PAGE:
Feeding chart for lab puppies

The following Lab puppy feeding chart is only a rough guide. Depending on your puppy and the brand of food you are feeding him, you’ll need to feed him a different amount of food.

Several food manufacturers provide dietary charts on their websites or the bag of food. Consult a veterinarian or a dog nutrition specialist to ensure that your puppy grows up strong and healthy with the correct amount of food.

When choosing the right brand of dog food for your puppy, you should always consult diet charts.

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Picking the Best Brand of Puppy Food

You can provide all your puppy’s nutrients and keep him healthy without spending a small fortune each week on dog food.

As puppies have different nutritional needs and their small teeth can’t handle large, hard biscuits, it’s important to give them puppy food designed specifically for them. Do not give puppies kibble designed for adult dogs.

If you are feeding your Labrador puppy, you should use a product designed for medium/large breed puppies. Check the nutritional information carefully on the package. The best supplements have the highest protein content and the least amount of additives.

It always comes down to cost, since the healthiest foods are usually the most expensive and may not be affordable for some families.

Puppy Food Costs

Some brands of food are more concentrated and contain a higher level of proteins, essential oils, and other nutrients. Usually, the cheaper brands will contain more ‘fillers’ as extra carbohydrates, usually made from grain. Since these filters are not present, you can often feed less of the more expensive food, making them more affordable than they initially appear.

Furthermore, you may find that cheaper brands make your puppy poop more due to the extra fillers that go straight through him. Some brands are beyond the budget of many families, but it is generally wise to buy a premium brand.

Yellow Lab Puppy

Puppy Food Brands of High Quality

Some brands of puppy food have earned a reputation as high-quality products and have many loyal supporters, including breeders who have fed them to generations of puppies.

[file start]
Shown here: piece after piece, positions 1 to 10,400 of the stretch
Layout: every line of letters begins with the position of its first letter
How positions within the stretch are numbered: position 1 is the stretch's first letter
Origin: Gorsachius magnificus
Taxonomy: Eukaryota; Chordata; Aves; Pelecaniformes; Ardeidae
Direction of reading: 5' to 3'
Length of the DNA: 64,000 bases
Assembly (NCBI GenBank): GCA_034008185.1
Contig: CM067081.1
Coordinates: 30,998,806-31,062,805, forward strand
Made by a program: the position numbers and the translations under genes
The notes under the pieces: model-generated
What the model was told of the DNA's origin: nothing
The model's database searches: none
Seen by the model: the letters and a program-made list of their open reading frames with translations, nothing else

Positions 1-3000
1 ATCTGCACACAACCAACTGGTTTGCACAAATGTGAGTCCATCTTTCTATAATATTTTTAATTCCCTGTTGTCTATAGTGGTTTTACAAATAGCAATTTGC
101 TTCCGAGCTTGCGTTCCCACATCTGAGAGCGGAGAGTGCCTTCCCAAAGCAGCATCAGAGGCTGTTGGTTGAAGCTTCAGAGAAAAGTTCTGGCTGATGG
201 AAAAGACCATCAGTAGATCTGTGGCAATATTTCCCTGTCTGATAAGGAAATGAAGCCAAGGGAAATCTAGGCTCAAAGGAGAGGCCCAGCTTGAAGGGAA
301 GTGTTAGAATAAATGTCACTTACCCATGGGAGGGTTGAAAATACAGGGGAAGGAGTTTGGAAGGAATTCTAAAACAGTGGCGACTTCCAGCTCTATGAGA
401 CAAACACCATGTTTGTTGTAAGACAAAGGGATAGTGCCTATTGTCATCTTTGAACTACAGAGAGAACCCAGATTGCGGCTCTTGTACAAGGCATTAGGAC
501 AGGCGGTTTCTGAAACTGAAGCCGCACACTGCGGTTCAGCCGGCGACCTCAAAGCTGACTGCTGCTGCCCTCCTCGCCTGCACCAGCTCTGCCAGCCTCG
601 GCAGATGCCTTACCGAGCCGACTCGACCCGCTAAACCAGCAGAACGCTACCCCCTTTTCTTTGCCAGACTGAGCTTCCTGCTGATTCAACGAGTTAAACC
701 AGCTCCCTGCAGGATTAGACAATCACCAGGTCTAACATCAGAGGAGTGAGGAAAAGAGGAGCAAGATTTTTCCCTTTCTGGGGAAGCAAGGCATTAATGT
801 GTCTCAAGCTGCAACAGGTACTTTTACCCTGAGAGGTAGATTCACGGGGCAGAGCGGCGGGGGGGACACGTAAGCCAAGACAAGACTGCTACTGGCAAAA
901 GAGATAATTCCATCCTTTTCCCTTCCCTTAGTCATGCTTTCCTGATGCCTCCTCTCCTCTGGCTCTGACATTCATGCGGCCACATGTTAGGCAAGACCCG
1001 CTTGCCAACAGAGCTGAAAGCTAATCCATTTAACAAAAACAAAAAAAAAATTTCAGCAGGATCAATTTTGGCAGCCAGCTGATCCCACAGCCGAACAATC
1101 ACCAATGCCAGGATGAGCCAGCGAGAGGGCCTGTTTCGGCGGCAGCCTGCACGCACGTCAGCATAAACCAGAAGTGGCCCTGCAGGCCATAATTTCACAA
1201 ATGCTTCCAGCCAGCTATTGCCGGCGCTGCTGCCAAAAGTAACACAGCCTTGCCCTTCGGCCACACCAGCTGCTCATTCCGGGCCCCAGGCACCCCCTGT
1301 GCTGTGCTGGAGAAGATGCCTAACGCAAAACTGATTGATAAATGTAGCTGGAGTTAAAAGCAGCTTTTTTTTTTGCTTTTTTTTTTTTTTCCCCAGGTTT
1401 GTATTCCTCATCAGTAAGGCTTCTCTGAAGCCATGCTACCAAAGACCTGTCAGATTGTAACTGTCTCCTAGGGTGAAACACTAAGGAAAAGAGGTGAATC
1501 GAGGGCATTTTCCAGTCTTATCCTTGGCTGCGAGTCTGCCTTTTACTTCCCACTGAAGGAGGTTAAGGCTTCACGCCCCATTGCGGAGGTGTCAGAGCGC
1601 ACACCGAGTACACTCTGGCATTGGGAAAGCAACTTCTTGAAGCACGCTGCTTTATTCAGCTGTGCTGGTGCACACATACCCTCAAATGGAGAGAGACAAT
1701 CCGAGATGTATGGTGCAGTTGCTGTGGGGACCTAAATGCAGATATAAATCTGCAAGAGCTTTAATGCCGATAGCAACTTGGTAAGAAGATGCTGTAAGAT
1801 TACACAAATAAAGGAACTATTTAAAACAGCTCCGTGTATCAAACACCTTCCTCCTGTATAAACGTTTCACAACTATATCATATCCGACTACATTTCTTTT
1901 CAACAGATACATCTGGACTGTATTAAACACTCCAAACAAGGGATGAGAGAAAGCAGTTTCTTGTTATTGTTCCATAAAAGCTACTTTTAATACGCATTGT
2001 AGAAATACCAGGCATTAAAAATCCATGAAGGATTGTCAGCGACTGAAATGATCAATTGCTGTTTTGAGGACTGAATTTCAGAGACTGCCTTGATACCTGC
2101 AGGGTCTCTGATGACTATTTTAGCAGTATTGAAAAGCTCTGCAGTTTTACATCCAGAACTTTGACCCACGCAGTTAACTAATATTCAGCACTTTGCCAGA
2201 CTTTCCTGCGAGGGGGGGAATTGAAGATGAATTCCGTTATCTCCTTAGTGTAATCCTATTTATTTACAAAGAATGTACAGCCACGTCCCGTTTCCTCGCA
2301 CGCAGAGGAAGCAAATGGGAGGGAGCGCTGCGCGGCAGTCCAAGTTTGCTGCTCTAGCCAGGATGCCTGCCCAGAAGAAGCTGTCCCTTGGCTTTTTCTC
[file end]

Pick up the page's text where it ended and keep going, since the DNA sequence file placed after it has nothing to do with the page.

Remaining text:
In our Amazon puppy picks, we’ve selected some good quality brands:

Orijen Large Breed Puppy Formula is one of our favorites.

Additionally, we like Nature’s Variety Instinct Raw Boost Puppy Food.

Some of the more expensive brands (including Orijen and Nature’s Variety) include legumes like lentils and chickpeas as a source of carbs.

Grain can cause bowel irritation in dogs, so these are much gentler on the stomach.

Dog Food Advisor, an independent dog food review site where you can find lots of information on the ingredients of different brands of dog food, gives both of these brands good ratings.

The availability of puppy food

Many big brands are widely available across the globe, and they have a valuable reputation to uphold. If you choose one of these, the chances are that your puppy will be eating a quality product.

It should be on the pack of your puppy food that you will find the manufacturer’s quantity guidelines.

This is just a rough guide, and you shouldn’t follow the advice to the letter. When puppies are overfed, they are more likely to get diarrhea, become obese, or grow too quickly.

Here’s how to determine whether your puppy is getting too fat or too thin.

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The Puppy Feeding Quantity Guidelines

As a further complicating factor, not all puppies in each age group will fall within the range of weights in the chart above. Owners may fear something is wrong with their puppy. Despite that, we have so many different labrador pups to choose from.

Because puppies of the same age vary in weight and size, the amount of food they need to eat will also vary. Follow the guidelines on the packet, then observe and feel your puppy to be sure he’s doing well. If you have any concerns, you can talk to your vet.